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Tiki Pop

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Urban islands and bamboo hideaways set the stage for a pop culture phenomenon like no other. In mid-century America, the imaginative appeal of Tiki penetrated fashion, music, eating, drinking, and architecture.

In handy Bibliotheca Universalis format, Tiki Pop traces the development of Tiki as romantic vision and cultural appropriation. Follow Tiki from James Cook's first Pacific Island expeditions, through Gauguin's exotic paintings, Hollywood jungle fantasies, and elaborate temples erected to celebrate Tiki as the god of recreation. With hundreds of images, Tiki the pop icon unfolds from its earliest, enthusiastic beginnings to its spectacular downfall in the dawning awareness of the Western world’s colonial misdeeds.

This book is the culmination of the extensive research of Sven Kirsten, urban archaeologist, Tiki sage, and author of earlier TASCHEN investigations, The Book of Tiki and Tiki Modern, which first recovered the figure of Tiki from obscurity. In his widely lauded graphic style, Kirsten places venerable ancient godheads next to their Polynesian pop counterparts, movie posters next to matchboxes, comic strips next to Robinson Crusoe illustrations. The result is at once a visual feast, a piece of cultural history, and a tribute to a very particular vision of paradise.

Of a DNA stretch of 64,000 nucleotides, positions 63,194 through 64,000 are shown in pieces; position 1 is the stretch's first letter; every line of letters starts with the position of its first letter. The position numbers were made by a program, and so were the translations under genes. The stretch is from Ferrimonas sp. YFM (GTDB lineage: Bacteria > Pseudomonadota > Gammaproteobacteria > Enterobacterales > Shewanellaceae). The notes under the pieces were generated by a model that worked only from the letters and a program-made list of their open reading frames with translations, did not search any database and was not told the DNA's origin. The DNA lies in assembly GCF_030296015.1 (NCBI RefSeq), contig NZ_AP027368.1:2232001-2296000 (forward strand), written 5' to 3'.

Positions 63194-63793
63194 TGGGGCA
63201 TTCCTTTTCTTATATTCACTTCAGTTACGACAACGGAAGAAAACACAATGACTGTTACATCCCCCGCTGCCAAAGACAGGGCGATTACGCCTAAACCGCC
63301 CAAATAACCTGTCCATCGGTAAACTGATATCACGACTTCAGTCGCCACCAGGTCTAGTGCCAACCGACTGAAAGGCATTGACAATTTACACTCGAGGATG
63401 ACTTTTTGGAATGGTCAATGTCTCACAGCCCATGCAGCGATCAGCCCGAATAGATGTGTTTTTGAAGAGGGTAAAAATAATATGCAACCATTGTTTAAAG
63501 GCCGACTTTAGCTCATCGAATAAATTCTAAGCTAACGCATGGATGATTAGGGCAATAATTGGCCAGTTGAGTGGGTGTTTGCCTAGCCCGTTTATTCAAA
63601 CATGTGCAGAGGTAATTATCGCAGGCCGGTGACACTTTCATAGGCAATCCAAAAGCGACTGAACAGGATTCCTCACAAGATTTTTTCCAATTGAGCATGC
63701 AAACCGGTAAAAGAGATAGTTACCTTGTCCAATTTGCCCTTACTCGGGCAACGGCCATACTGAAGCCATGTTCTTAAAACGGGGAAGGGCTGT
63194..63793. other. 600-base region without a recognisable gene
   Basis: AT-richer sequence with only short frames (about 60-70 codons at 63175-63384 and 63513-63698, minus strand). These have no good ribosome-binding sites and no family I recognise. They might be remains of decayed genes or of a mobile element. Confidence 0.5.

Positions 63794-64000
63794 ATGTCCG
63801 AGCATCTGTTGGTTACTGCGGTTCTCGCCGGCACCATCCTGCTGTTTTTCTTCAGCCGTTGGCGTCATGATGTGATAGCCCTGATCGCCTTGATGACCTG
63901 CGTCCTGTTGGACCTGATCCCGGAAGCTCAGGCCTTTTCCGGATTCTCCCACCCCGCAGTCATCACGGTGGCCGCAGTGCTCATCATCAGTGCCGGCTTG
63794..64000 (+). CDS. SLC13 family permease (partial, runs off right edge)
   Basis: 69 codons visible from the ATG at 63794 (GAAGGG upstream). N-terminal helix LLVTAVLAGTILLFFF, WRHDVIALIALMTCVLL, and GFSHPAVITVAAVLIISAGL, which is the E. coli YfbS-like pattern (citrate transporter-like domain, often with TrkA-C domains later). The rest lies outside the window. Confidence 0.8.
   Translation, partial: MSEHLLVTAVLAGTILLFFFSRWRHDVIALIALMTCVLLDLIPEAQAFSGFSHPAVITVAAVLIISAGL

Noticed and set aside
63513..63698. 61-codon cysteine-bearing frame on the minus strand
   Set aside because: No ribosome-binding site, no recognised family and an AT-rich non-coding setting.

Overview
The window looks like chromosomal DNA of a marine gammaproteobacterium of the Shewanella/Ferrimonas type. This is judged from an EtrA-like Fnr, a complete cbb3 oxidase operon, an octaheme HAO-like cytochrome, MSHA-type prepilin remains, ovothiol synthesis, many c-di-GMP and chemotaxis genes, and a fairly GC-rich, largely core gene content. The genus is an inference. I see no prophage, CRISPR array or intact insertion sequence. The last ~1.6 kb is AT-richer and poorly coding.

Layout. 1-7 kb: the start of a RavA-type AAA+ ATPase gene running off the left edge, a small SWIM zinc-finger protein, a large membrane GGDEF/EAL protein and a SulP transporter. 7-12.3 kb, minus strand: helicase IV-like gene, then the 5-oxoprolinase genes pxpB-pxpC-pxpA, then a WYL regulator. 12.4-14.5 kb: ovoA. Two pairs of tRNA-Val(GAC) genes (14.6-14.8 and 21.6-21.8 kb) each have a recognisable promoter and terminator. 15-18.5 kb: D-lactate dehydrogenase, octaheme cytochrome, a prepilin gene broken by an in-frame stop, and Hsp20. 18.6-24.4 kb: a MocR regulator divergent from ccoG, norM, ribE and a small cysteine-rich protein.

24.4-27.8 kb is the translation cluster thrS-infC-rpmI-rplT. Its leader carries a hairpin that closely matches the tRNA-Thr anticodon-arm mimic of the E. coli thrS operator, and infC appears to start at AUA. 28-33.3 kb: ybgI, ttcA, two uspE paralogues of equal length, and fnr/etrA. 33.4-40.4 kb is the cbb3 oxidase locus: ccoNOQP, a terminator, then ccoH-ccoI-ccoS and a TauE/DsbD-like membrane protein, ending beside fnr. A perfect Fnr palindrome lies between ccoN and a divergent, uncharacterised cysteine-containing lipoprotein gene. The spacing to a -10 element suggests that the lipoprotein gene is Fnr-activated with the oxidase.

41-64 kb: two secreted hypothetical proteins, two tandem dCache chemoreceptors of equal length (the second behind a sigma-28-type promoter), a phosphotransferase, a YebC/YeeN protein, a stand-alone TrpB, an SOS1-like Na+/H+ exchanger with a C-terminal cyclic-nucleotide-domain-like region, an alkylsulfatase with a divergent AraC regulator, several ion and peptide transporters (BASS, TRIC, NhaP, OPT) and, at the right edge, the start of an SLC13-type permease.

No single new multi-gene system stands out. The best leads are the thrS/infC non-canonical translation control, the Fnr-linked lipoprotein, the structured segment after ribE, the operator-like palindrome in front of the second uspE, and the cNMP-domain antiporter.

The author

Sven Kirsten is a cinematographer and urban archaeologist. It was his love for visuals that inspired him to collect and photograph the remnants of the forgotten culture of Polynesian pop in America, leading him to identify the Tiki as its icon. As a hunter and gatherer of lost artifacts and ephemera of this phenomenon, he began to see the pattern of a unique art form, and decided to publish his findings in the Book of Tiki in September 2000. Four books later, the cult of Tiki has made a spectacular comeback.

Tiki Pop

Sven Kirsten
Hardcover, 14 x 19.5 cm, 640 pages